Mr Hurd, who travels to the Netherlands and Brussels today and tomorrow, held talks on Wednesday night with his Spanish counterpart, Javier Solana. A British official said the Spanish had made clear that 'they don't suffer to the extent we do from a public opinion which is anxious about interference in nooks and crannies' - Mr Hurd's favoured expression to describe an overly meddlesome Brussels. 'There is an underlying Spanish anxiety, or keenness, not to allow subsidiarity to be used as a 'backdoor way' to bringing the EC to a halt' or as a way of 'undermining the balance between institutions', the official said.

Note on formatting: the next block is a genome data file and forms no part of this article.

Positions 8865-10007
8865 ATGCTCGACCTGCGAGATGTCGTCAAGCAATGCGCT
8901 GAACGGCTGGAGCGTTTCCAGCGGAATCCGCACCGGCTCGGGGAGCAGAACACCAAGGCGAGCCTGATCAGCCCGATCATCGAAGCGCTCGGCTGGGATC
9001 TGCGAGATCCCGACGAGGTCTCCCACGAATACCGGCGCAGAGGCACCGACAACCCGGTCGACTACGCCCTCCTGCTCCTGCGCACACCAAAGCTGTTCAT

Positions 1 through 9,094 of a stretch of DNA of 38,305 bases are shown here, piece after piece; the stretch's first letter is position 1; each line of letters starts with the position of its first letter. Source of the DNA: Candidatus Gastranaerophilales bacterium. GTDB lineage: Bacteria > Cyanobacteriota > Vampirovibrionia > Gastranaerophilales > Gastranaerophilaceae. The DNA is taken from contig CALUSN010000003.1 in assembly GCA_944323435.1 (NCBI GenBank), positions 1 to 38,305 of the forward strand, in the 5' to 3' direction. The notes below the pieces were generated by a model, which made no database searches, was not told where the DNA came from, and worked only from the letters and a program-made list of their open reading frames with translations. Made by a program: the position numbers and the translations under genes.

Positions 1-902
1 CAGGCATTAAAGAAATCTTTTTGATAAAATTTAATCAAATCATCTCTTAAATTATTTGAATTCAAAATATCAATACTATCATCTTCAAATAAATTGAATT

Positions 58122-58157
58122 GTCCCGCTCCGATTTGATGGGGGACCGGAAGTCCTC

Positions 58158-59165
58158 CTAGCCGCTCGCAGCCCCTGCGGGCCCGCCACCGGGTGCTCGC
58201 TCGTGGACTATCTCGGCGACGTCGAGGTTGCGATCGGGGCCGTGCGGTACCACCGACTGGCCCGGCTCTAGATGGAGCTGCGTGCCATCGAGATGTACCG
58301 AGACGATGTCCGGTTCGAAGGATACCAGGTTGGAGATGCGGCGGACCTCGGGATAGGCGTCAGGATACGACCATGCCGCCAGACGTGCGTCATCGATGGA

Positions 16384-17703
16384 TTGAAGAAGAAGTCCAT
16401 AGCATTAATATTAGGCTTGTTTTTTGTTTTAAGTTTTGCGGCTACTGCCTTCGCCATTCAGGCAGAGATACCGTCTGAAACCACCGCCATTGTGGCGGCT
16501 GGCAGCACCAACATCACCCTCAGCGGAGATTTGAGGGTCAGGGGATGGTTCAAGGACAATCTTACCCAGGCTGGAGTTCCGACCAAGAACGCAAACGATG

The Spanish position reflects criticism among several EC partners that although they wish to help Britain over its problems in getting Maastricht ratified, the British presidency is not doing its job. Next week's emergency summit in Birmingham was meant to address economic and monetary concerns in earnest, but that will now have to take a back seat to Britain's agenda of enshrining its interpretation of subsidiarity. That meaning is not shared by all: many smaller or poorer states say the British definition is too focused on muzzling the Commission - an institution which they feel strengthens their position vis-a-vis bigger members.Reuse content